The inability of Asian basketball coaches to advance within the NBA is a problem that Portland Trail Blazers assistant Jonathan Yim highlighted by recalling a disturbing interaction with an NBA general manager from a few years ago.
Alex Wong of The Undefeated looked at the controversial issue, with multiple coaches of Asian descent noting their own problems in moving up the NBA ladder. In Yim’s case, his cultural upbringing caused the anonymous general manager to get the wrong impression of him.
“Several years ago, Jonathan Yim, an assistant coach with the Trail Blazers, met a general manager of another NBA team in passing,” Wong wrote. “It was a brief conversation. But Yim said he later found out from a friend that the general manager thought he was soft.
“’It really affected me,’ Yim said. ‘I remember thinking I wasn’t being soft. I was brought up to be respectful to my elders. When he talked to me, I wasn’t going to cut him off. I thought, at the time, that was unfair, and some of it is because in Asian culture, we’re not raised to be loud.’”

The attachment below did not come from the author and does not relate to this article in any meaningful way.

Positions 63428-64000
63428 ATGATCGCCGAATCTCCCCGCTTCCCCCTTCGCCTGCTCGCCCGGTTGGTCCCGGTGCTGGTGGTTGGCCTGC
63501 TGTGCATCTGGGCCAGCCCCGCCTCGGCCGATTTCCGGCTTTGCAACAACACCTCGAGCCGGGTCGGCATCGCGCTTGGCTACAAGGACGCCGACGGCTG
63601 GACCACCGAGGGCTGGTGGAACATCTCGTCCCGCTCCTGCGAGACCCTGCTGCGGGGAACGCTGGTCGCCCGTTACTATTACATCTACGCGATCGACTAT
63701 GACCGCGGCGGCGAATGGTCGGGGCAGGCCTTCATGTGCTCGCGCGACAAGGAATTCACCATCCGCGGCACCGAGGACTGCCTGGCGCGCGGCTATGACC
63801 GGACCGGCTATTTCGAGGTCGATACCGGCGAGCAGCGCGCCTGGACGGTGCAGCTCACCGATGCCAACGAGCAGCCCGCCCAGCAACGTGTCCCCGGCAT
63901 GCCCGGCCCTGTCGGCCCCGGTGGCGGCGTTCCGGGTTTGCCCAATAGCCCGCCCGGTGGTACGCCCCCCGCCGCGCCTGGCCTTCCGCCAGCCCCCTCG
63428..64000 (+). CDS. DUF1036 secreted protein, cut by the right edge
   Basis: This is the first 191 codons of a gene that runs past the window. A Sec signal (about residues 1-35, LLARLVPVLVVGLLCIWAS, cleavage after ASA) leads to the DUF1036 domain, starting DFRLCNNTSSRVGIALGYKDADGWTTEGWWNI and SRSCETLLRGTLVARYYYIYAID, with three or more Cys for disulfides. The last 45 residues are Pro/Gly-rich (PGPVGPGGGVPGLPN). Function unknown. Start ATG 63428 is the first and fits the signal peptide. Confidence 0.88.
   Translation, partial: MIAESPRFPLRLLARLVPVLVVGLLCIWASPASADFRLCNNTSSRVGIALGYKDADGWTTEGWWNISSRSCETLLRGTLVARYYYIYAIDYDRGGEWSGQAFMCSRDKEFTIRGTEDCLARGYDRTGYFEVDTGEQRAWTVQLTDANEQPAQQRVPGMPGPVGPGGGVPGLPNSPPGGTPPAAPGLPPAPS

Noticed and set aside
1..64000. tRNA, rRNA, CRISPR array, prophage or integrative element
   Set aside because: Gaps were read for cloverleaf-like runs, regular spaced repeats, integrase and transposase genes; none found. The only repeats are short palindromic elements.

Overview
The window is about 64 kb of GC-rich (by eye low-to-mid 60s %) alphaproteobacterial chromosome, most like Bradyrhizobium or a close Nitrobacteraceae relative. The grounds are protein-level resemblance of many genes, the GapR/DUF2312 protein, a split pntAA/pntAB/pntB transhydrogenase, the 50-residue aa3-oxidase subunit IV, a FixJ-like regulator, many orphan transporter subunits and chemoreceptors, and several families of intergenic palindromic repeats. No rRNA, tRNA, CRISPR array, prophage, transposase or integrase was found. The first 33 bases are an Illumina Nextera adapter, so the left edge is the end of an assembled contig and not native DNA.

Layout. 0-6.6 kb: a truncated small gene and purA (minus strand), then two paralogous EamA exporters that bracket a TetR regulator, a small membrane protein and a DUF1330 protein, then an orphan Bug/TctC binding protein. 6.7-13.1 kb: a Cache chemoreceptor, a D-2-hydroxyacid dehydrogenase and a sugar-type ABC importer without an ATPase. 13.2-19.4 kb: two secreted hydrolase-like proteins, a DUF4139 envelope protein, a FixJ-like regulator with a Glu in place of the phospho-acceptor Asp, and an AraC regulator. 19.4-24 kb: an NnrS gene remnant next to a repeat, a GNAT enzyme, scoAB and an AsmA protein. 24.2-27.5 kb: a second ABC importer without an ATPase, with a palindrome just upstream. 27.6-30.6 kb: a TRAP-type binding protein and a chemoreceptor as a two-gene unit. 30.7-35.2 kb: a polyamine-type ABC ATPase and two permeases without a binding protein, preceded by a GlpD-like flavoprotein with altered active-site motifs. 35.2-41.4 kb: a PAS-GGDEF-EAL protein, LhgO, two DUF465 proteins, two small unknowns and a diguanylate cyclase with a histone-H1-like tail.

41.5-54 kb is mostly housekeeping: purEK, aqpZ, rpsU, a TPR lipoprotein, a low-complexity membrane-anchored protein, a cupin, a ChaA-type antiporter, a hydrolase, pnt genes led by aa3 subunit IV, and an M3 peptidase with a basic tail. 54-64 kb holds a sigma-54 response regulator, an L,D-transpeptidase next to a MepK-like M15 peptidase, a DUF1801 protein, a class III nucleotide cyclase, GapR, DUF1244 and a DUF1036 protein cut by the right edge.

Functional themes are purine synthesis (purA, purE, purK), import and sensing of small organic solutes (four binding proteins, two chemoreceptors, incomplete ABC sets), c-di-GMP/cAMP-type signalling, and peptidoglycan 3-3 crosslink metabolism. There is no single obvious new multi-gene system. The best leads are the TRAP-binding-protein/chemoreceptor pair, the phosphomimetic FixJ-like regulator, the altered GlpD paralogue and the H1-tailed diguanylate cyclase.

Other issues that often crop up are stereotypes that perceive Asian-Americans as too passive to make it within the coaching ranks. The issue goes beyond the sport and remains prevalent, with the problem being dubbed as the “bamboo ceiling.”
At present, the only Asian-American NBA head coach is the Miami Heat’s Erik Spoelstra, whose mother is Filipino, but whose white father worked as an executive for four different NBA teams.
That family connection is a rarity among Asian coaches, but it’s something that likely helped Spoelstra get his foot in the door with the Heat a generation ago as a video coordinator.
Spoelstra slowly moved up the ladder and eventually became the Heat’s head coach in 2008, winning a pair of NBA titles and leading his team to the finals five times.
The greater awareness of racial issues following this year’s turmoil has yet to pay off when it comes to Asian coaches. Whether or not the mindset of NBA general managers changes in the years ahead or continues to rely on stereotypes remains unknown, but it’s clear that the issue isn’t going away.